The reader is from the city Mülheim a.D. Ruhr. He criticized in full my party DIE LINKE for a “policy which focuses too strongly on the Eastern German states, ignoring the problems of our insolvent municipalities in the West.” Both of these standpoints, from Wittstock as well as Mülheim, are not individual opinions, but backed by a rather large group of people, here and there, both viewpoints have some truth to it.
For most West Germans the memory of the reunification of the country comes with few tangible, positive connotations. The solidarity supplement, West-Germans started to pay to East-Germans, was probably the gravest change. While East Germans attained undeniable advantages, such as a variety in products, flourishing cities, the freedom to travel, others rejoiced in the end. Cheap labor, weak trade unions, ample subsidies are dreamy conditions for the capitalists. But the job miracle never materialized. Many East Germans didn’t queue at the supermarkets anymore, but at the job centers.
Gold rush in the East
And the elites? In the East they were dismantled. For many from the old federal states the area between the rivers Oder and Elbe became their Wild West. Clerks climbed the career ladder, insurance companies made billions, 50 percent special amortization for property acquisitions caused real estate speculators to rejoice. “People from here, elites from over there,” said the FAZ, one of Germany`s largest daily papers.
All this is still not history! Officially, the average wages in the East are now 87 percent of their Western counterpart – the difference often constitutes more than 20 percent. In the West, 19 percent of the workforce is receiving low wages, in the East almost 35 percent. The commercial slogan, “Land of the early risers” has to be taken literally, because more than 400,000 East Germans still commute to the old states. The politically nonsensical sanctions against Moscow are detrimental to the East German economy. In 2016, the state of Saxony had to reduce its exports to Russia by almost 30 percent. In the East German state of Mecklenburg-Vorpommern the exports shrank by 51 percent, the Western states of Hamburg and Bremen also suffered losses. Over all, Germany’s exports to Russia fell by only 0.3 percent.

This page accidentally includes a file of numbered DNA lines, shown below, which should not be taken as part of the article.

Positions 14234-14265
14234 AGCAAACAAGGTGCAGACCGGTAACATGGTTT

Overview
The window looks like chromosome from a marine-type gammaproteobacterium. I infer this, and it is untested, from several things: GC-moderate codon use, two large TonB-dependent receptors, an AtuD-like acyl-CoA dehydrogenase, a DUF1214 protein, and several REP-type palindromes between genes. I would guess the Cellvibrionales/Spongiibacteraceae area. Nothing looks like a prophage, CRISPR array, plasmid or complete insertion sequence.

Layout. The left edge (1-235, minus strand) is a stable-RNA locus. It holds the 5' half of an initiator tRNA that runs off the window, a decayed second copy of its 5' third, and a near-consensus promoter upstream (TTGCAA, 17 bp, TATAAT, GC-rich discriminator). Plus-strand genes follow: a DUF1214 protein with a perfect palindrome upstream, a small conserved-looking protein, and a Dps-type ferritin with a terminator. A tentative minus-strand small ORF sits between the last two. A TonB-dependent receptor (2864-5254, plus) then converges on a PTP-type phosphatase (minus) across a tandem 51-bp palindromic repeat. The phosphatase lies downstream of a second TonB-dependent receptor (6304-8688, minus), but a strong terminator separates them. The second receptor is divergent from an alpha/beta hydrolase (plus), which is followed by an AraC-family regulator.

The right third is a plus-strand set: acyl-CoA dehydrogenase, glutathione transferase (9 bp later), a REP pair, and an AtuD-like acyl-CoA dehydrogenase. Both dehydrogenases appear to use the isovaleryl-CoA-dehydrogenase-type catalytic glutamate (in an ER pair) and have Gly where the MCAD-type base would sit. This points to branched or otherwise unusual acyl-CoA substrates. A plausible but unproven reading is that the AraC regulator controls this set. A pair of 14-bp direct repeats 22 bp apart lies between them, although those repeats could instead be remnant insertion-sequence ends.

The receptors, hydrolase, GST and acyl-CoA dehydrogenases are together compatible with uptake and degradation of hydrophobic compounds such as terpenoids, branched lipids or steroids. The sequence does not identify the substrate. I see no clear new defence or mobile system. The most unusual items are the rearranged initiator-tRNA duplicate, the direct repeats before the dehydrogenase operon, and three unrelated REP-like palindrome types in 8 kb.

Three decades after the unification, East Germans are often still not coequal. There is a lack of prospects. A sad reality proving this is the East-West pension adjustment, now planned to come to fruition in the year of 2025. Because social standing impacts education and career opportunities in Germany, many East Germans are also still disadvantaged in that regard. When the Cologne Institute of Economy rejoiced at the beginning of 2017 that migration from the new to the old federal states was lower than ever, Iris Gleicke, the East Commissioner of the Federal Government, claimed laconically that in many East German regions there was simply no one else to emigrate anymore. That is a correct statement.
No blue print for dismantling the social welfare state
“Too much market, too little political creation”, that is how the Social Democrat and former West-German minister for education, Klaus von Dohnanyi, recently defined the current reunification policies. This definition is in dire need of reversal. On the one hand, because equivalent living conditions among German citizens are defined in the constitution, but still not realized. On the other hand, because faulty developments should not turn into a blueprint for the depletion of the welfare state. We need to stop this development – for the sake of a united Germany. The municipalities in North Rhine-Westphalia are currently facing the highest mountain of debt. Child poverty should not be accepted, neither in the state of Schleswig-Holstein or the state of Thuringia.
East Germany needs special attention beyond 2019
The East remains the largest collection of structurally weak regions nationwide. Social or regional origin ought not to restrict life opportunities. In 2019, the Solidarity Pact II is going to be phased out and funding by the European Union will be declining. The special attention of the federal policy for the East of Germany remains necessary. A “Ministry for the East”, focusing on problems and shortcomings in East Germany and progressive solutions thereof, would be one, vital opportunity to bridge the still existing gap between East and West Germany.